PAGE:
We also have to separate the religion from the establishment and look for the good. The “squirrel” I talked to felt deep spiritual benefit from belief in the 8 dynamics, counseling for communication skills, and the release of thetans and energy. None of the stories or axioms he talked about were any siller than a virgin birth, a man whose head is replaced by an elephant’s, or Muhammad splitting the moon. They’re just myths (I mean stories within a tradition, not false accounts) that create a discourse for a belief system. When I asked a man at the Hindu temple why there was a statue of Krishna and not Vishnu, he told me it was because they were the same, and that every god in the temple was a different avenue to the same God, just like there are many different Tube routes back to Tottenham Court (his analogy, not mine). Hokey, yes, but I love this sentiment because it reminds us that tolerance should extend to any path that benefits people. That does not mean we should tolerate an abusive establishment. The protestors told me that unlike America, England defines Scientology as a religion, giving them special legal rights to practice. But it does mean that we shouldn’t dismiss individuals who believe in the Scientology as wackos, especially since the its definition as a religion depends not just on its legitimacy as a belief system but the legitimacy of the establishment that endorses it.
So in summary, we should all respect each other and be friends (Please tell me if you read that entire thing, that my thesis came out to more than that).
A source recommended to me by the protestors:
Sikh comedian’s explanation of Scientology. Recommended by the “squirrel”
Tags: 2010 Jesse
September 19th, 2010 · 5 Comments
In the last month, I have seen Merry Wives of Windsor, Bedlam, Les Miserables, 39 Steps, and The Habit of Art, which is significantly more theater in a very short time than I’ve been able to see in the US. So that being said, I have to get my initial gushing about how excited I am that I’ve had this great opportunity and how it’s really great that London makes its arts so cheap to attend and accessible to the public. I say this mostly because I’m genuinely thrilled. I really can’t get over how awesome it is that I get to see all this stuff as part of a class for really cheap. I think that although Kate Fox talks about the English egalitarian sentiment as a largely hypocritical façade for a very unequal class system, the English really do an amazing job of making beauty accessible to everyone – free museums, cheap theater, beautiful parks, etc. (I also say this because my mom keeps reading my Dickinson blog – hi Mom! – and it’s a super cranky blog because American Studies has trained me that when I analyze, I must be angry and critical of society). But anyway, everyone has already talked about the accessibility of beauty. So I’m going to do the other thing that American Studies has trained me for: talk about something inappropriate and pretend it’s academic.
Today’s topic is cross-dressing. Out of all the plays I’ve seen, Les Mis was the only one that did not contain a prominent cross dressing scene, and it’s not English in origin. Bedlam was so intent on having a cross-dressing scene that it didn’t even matter that there was no explanation for it in the plot. The Habit of Art was not even a comedy, and it still had a cross-dressing scene. What part of the English psyche demands a man in drag so intently that it has become a staple of theater?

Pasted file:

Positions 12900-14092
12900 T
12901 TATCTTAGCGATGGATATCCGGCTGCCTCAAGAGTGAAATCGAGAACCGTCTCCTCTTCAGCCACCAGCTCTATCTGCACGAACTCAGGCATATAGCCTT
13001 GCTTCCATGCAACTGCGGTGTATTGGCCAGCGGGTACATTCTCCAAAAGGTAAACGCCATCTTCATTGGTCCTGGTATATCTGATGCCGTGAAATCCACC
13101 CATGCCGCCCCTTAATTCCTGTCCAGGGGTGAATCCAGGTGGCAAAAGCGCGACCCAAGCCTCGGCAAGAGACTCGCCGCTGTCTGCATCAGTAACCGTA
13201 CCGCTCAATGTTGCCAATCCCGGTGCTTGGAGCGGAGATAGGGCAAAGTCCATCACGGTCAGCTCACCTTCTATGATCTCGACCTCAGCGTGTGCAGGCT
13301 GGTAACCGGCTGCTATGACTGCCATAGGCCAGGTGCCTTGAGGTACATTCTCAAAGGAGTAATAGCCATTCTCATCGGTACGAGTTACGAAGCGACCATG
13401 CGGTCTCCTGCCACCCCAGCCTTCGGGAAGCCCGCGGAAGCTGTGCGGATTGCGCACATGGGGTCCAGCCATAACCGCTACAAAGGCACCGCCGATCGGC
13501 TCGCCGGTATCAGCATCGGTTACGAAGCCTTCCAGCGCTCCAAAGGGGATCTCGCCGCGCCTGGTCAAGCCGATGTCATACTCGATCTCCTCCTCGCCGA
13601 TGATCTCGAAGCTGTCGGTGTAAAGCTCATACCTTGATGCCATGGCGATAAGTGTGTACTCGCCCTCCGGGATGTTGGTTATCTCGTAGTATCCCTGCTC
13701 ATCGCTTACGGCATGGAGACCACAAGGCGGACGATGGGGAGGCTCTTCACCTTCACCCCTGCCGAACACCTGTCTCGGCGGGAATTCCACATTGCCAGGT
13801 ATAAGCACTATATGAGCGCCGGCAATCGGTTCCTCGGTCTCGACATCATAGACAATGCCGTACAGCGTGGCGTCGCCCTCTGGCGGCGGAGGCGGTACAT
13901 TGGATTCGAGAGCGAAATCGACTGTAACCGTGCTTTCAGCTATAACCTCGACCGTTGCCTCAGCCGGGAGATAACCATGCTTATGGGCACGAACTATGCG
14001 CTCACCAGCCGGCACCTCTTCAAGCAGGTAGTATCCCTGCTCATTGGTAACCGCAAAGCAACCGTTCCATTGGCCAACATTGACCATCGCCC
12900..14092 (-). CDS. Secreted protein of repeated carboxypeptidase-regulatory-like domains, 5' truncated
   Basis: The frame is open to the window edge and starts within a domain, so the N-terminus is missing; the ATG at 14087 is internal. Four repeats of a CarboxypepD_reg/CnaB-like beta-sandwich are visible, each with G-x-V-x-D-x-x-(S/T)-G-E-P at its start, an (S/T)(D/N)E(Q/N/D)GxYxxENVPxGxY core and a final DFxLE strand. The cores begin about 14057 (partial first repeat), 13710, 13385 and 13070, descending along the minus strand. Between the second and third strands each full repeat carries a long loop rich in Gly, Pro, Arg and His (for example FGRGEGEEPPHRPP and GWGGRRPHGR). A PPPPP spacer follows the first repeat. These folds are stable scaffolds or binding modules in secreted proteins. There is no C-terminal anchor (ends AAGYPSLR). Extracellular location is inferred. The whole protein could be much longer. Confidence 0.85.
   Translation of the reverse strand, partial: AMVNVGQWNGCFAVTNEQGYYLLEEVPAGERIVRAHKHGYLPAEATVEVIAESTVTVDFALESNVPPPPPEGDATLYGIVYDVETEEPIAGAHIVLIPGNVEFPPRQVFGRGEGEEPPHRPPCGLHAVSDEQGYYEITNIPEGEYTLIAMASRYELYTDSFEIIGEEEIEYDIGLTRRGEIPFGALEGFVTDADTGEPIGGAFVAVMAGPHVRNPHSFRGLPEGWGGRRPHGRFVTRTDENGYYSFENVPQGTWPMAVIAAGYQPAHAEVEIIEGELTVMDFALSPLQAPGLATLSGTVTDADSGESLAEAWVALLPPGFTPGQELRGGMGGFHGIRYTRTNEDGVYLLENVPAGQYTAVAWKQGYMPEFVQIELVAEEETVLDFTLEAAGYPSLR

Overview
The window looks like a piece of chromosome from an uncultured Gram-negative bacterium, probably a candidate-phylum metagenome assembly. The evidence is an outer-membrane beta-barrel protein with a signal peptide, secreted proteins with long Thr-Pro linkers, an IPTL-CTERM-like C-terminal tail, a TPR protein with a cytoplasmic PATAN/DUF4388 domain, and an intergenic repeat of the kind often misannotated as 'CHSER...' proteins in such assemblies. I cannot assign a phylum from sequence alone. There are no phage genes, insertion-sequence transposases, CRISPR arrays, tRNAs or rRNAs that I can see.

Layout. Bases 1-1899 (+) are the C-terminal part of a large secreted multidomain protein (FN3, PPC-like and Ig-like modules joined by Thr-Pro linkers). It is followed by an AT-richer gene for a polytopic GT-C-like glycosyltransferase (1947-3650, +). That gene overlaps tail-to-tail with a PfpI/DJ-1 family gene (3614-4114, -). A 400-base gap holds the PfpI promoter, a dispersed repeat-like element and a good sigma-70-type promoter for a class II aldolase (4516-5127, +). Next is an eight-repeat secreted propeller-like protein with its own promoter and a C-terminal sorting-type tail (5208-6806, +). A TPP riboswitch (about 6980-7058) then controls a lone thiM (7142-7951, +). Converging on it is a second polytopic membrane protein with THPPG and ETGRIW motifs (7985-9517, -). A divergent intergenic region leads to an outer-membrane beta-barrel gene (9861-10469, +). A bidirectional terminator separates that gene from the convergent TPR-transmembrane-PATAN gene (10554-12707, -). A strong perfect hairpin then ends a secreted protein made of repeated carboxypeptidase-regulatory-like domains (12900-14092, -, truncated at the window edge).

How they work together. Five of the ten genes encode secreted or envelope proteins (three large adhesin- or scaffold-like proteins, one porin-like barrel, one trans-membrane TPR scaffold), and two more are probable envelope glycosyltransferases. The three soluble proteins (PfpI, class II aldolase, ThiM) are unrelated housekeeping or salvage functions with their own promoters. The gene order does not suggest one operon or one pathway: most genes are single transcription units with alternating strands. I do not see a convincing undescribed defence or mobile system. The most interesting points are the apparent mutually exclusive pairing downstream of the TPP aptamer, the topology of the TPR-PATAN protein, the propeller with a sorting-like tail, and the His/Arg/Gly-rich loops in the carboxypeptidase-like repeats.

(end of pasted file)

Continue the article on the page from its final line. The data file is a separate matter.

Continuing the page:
Kate Fox would probably say it’s the “importance of not being earnest,” the idea that one must never take oneself too seriously (62, 63). Serious plays must be offset by something self-deprecating and silly, and comedies must contain some form of low brow humor to offset the perception that the jokes are too high and pleased with themselves. (American Studies Jesse would at this point start discussing: 1. The sexism in the idea that a man in drag is funnier and more self-deprecating than a woman in drag because women are less valued in society. 2. The classism in the language of “high brow” and “low brow” and how it creates a humor hierarchy that perpetuates class stereotypes about intelligence and arrogance. But American Studies Jesse is going back into her angry-at-society box now, away from this discussion).
What Kate Fox does not address, is why the “importance of not being earnest” specifically manifests itself in the form of men in dresses and stockings. Sexism and classism are not exclusive to England, and they’re too easy an answer. One of my theories has to do with Liz’s favorite topic, Shakespeare. Shakespeare seems to be a huge point of national pride for the English, and his plays contained a lot of cross dressing for comedic purposes, plot purposes (i.e. The Twelfth Night), and for the practical purpose that only men used to act so they would have to play women’s parts. Maybe the influence of Shakespeare has seeped its way into modern theater in the form of cross dressing. I definitely think at least Leyshon felt some pressure to write some Shakespearean humor into Bedlam since it was performed at the Globe.
My other theory has to do with the absolute silliness of the men’s outfits that we saw in National Portrait Gallery. We look upon the tights, lacy and velvety frills and fabrics, codpieces, and otherwise ridiculous jewelry of the upper class men from the Tudor and Stewart line with the same out of context amusement that we see in the stupid haircuts of cool kids in our parents undoubtedly see in skinny jean leggings. Maybe the history men’s fashion, some of which is totally effeminate by today’s standards, has affected theater. Every time an English person see a man in a dress and suspenders maybe it hearkens back to the old days of the monarchy and the glory of the empire. (Fun fact: Vicky taught me yesterday that in England, suspenders are those little clasps that women use to hold their stockings up rather than straps that old people and people that enjoy ska music use to hold up their pants).